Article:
Added by on 2019-06-11

On my trip to NYC, I had to stop by a mythical urban farm on top of a Whole Foods in Brooklyn, NY, where they grow 13+ different types of greens and herbs. It was called Gotham Greens, which is just about the best name for a hydroponic greenhouse you’ll ever hear. They use nutrient film technique (NFT) channels to grow basil, arugula, leaf lettuce, and more. And better yet, it’s all automated, down to CO2 monitoring, shade clothes, and more. They even make their own line of salad dressings, pestos, and other value-added products with the produce they grow! There’s so much to learn in this episode, and I’m gonna have to go back to learn about the nuts and bolts of the hydroponic operation as well. I think urban farming models like this will soon become the norm as we move into a future of food that is going to require MUCH smarter use of our natural resources. LEARN MORE Epic Gardening is much more than a YouTube channel. I have a website with 300+ gardening tutorials as well as a podcast where I release daily gardening tips in five minutes or less. There’s also a Facebook group with over 1,500 other gardeners sharing their tips. → Website: → Podcast: → FB Group: CONNECT WITH GOTHAM GREENS → → → DONATE If you like my videos, articles, or podcast episodes, please consider supporting on Patreon. For rewards, I’ll answer gardening questions and make videos! → SOCIAL MEDIA → Steemit: → Instagram: → Pinterest: → Facebook: → Twitter: Related PostsRooftop Farming at Whole Foods Market LynnfieldEPIC Rooftop Farming in Spain (Full Tour + Calçot Harvest and Cook)Whole Foods Market Lynnfield – Project of the Week 1/25/16The Living […]

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  • Epic Gardening 11 months ago

    0:00 – Introduction
    1:13 – Gotham Greens Overview
    3:33 – Propagation and Plant Nursery
    7:10 – Automation and Technology
    13:42 – Snacking on the Roof
    16:57 – Connecting with Gotham Greens

  • Chowdary Y J 11 months ago

    It seems not useful to learn in the Physical tour .. you would have done this interview on the road also — it is same as this — is it not

  • artichokez 11 months ago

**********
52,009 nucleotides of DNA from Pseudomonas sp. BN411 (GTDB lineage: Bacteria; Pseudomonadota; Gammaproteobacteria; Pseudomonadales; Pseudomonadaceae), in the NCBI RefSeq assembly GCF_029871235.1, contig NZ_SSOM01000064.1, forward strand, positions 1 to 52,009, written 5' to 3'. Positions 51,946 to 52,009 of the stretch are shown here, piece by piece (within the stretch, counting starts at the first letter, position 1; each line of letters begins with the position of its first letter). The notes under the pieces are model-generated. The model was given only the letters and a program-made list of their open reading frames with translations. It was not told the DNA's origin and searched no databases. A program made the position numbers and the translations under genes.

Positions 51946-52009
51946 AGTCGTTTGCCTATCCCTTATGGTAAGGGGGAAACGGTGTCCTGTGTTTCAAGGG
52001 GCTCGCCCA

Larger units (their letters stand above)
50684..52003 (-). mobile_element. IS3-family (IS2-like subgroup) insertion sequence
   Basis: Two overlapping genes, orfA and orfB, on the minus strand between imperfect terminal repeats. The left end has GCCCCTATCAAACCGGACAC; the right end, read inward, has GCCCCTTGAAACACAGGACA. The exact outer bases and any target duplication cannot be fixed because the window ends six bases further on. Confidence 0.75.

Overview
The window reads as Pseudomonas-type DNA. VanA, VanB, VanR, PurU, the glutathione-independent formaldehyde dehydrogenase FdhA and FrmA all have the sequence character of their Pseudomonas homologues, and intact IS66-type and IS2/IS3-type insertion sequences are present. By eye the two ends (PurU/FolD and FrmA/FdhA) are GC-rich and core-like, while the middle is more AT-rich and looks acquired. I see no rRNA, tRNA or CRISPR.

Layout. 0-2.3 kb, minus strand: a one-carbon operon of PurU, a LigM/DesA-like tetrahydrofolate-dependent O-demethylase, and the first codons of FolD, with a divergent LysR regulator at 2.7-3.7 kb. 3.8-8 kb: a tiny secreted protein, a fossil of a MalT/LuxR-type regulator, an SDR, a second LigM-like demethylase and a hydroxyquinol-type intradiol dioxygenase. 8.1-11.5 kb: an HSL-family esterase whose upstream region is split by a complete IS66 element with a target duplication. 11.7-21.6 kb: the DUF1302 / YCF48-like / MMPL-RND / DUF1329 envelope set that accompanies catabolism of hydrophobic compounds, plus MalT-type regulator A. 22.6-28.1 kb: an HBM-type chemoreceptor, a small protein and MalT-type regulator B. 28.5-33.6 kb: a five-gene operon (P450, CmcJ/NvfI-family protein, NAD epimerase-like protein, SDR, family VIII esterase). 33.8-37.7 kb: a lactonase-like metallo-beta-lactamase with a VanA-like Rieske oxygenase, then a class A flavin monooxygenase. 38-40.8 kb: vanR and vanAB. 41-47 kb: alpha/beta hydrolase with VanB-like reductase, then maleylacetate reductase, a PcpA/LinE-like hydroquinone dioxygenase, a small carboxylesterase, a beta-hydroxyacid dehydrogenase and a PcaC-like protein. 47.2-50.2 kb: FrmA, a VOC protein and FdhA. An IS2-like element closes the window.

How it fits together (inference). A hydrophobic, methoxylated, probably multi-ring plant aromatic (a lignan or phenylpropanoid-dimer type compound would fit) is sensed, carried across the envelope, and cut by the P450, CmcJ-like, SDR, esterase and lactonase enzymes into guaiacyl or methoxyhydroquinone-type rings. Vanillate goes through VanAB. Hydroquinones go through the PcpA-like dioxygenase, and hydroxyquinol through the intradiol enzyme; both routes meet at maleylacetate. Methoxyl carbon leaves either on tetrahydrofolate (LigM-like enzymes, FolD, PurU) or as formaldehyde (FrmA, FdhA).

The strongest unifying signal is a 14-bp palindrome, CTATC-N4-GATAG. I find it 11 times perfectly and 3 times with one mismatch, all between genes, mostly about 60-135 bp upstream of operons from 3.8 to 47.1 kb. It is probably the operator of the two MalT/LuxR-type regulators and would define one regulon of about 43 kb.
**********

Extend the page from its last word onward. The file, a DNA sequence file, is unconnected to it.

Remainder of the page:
wow she is so knowledgeable and professional, did a good job representing their brand

  • Brooks Anderson 11 months ago

    I really like the concept. With simplification it might solves some food problems here in water scarce Northern Mexico. What kind of plastic is used for the channels to avoid its leaching into the irrigation water? Would it be the same for an aquaponic system with fish?

  • Stacey Here we grow again 11 months ago

    Great video! So happy you did this on hydroponics! I've only grown in soil but I've heard this is such an amazing method, especially for increasing growth and yields. Thanks so much for sharing!

  • Sir. SmokAlot C 11 months ago

    Man I really love this Green house. Only thing I don't understand is , I thought whole foods was big on organics and natural food. That being said Hydroponics is not natural. it's the complete opposite. I mean don't get me wrong I grow hydroponically but don't claim organic. Hydroponically is a really cool awesome way to grow .

  • Lovely Greens 11 months ago

    Love that they're just upstairs from where the greens are distributed. Fantastic food growing model.

  • Pitbull Mom 11 months ago

    I really enjoyed this video. Thanks for sharing it!

  • seek2find 11 months ago


  • azdesertrunner56 11 months ago

    Great video, Thanks…

  • Joe Barron 11 months ago

    Very cool. But… I imagine the infrastructure for the one location must go into the 100ks of dollars. Seems well worth the investment though to bring super fresh nutrient dense food to urban areas. Much better than big ag model of shipping thousands of miles degraded food grown in polluted depleted soil using tons more water.

  • Towelie 11 months ago

    This is nuts. Awesome. Thanks man.

  • Pseudo Nym 11 months ago

    Fit for purpose growing. That's what it's all about. Local distribution supporting independent sellers is key.
    Nice one Kev

  • Hydroponic veg tastes bland IMO, not a fan. That said, I can see the need for an application like this in some places–food deserts for example, but I am interested in growing my own for taste JMHO.

  • Forage Forage 11 months ago

    California accounted for 71 percent of U.S. head lettuce production in 2013, followed by Arizona producing nearly 29 percent. These states also produce over 98 percent of the leaf lettuce in the U.S.

  • Forage Forage 11 months ago

    People really, really, really should learn how to do something like this, of course on a smaller scale. Reducing The amount of time from farm to fork.. is an awesome concept. This would create a lot of jobs, industry and should drive the price of food down.

  • Mary Ritelli 11 months ago

    Very cool. Thanks for sharing

  • cpom11 11 months ago

    I thought hydroponics incorporated fish in the water cycle?